First things first. Yes, the Sky HD box includes an upscaler. It's usually set to 1080i (by Sky's installers), and yes, that means it upscales standard-definition 720 x 576 TV content to 1920 x 1080i.
However, this is the crucial point: your TV does the same thing. Or much the same thing, at any rate. In the case of your particular screen, it will automatically scale any 720 x 576 content it receives to 1024 x 768 (to match its own resolution). If it didn't do this, you'd find large black areas of screen on your image, as I explained in an earlier post. This isn't, by the way, a feature specific to your television: every flatscreen with a high resolution has its own scaling included. For example, a so-called Full HD plasma or LCD, such as the Pioneer PDP-LX508D, will scale 720 x 576 TV signals up to 1920 x 1080.
So what's the purpose of offboard upscalers? Simple: they offer the potential for better quality. You're correct, you can send your DVD pictures in to your TV in 'scaled' form. All that happens here is that you bypass the scaler in the TV - or at least, a portion of it. In theory, this could give you a better image, because it's possible that the upscaling in your DVD player is better than that in your TV set.
However (also as I think I said earlier) this isn't always the case. You can find that a good TV has better scaling than that included in a cheap DVD player. You should also try to avoid too much messing about with the original image: for example, in your case, what you're doing is upscaling 720 x 576 images to 1920 x 1080i (as interlaced content), only for your TV to then scale said pictures back down to 1024 x 768 to match its resolution. In most cases, with most TVs, I'd try to avoid that much complication.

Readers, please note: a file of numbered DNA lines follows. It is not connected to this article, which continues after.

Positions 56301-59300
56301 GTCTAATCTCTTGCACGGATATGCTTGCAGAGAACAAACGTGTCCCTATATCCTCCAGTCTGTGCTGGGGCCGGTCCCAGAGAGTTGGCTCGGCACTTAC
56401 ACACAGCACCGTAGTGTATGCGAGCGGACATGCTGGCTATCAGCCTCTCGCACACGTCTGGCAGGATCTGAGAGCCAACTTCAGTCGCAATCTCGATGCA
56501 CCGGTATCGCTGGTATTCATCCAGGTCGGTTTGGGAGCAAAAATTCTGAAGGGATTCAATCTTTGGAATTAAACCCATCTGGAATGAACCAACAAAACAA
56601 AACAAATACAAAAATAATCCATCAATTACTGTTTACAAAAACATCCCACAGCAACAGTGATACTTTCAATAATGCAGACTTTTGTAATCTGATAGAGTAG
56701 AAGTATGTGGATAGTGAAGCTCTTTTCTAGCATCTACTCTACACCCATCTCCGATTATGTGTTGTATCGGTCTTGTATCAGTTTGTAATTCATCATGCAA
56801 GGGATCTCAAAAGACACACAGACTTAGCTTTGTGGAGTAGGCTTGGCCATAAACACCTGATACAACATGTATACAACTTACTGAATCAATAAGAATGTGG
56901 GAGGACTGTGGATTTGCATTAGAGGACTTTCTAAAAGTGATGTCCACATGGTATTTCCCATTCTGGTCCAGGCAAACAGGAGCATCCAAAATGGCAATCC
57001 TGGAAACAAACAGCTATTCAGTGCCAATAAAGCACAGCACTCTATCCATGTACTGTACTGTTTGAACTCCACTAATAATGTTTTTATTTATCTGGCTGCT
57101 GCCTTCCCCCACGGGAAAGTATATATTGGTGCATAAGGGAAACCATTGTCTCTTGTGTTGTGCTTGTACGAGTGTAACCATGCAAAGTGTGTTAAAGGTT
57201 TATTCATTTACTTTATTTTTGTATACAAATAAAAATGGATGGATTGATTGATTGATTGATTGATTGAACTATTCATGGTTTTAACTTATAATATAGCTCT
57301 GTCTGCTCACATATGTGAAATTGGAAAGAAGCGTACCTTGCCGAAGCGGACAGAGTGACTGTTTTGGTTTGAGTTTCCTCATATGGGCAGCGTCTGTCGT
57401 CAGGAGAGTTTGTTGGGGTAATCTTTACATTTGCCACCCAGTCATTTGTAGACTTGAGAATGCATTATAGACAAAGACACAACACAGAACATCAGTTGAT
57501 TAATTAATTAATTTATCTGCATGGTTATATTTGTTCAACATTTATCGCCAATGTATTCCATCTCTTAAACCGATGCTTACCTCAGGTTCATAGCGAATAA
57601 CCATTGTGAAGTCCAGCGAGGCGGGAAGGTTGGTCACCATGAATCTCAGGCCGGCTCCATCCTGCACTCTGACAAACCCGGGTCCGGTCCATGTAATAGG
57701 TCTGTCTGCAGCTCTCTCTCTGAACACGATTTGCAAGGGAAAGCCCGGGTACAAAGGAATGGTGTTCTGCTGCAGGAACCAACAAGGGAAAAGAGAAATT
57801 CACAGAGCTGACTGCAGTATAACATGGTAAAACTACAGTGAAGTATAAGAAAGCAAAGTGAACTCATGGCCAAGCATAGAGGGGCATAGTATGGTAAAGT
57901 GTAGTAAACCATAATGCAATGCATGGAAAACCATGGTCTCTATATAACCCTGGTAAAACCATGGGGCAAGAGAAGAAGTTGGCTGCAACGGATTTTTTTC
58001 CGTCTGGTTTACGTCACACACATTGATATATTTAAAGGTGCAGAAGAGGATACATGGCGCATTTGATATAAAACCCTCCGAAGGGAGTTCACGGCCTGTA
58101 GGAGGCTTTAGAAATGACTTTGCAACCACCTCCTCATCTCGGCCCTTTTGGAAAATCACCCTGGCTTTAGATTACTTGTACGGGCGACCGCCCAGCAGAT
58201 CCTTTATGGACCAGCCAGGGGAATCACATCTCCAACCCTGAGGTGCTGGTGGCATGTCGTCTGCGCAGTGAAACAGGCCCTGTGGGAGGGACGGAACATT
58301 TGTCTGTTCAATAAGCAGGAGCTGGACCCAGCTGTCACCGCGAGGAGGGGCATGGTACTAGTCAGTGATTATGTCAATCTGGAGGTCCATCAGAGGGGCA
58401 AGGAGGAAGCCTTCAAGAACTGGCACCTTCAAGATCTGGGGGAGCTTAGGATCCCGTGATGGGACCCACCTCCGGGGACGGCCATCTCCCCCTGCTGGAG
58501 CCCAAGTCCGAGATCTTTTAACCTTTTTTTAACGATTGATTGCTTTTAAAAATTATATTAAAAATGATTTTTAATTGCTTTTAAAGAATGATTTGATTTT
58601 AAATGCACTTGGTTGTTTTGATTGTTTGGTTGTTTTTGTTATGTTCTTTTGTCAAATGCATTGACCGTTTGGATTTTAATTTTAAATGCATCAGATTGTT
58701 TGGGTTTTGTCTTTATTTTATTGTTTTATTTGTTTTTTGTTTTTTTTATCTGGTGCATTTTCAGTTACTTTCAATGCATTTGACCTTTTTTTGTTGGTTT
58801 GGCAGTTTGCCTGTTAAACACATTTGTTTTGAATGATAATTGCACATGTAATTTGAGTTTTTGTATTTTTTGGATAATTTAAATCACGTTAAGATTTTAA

Instead, you might find better results come from upscaling your DVD pictures to 720p (1280 x 720), as this is a closer match to the native resolution of your TV set. You're also likely to see fewer jaggies and better motion, because you'll be removing the burden of deinterlacing the picture (turning it into progressive scan) from your television.
And finally, to reiterate once more my earlier point about the Sky HD box: I really recommend you try this out before committing to it. It could be that the scaling in your Sky HD box is better than that of your TV - but it could equally be that your TV is already doing the job just as well, if not better.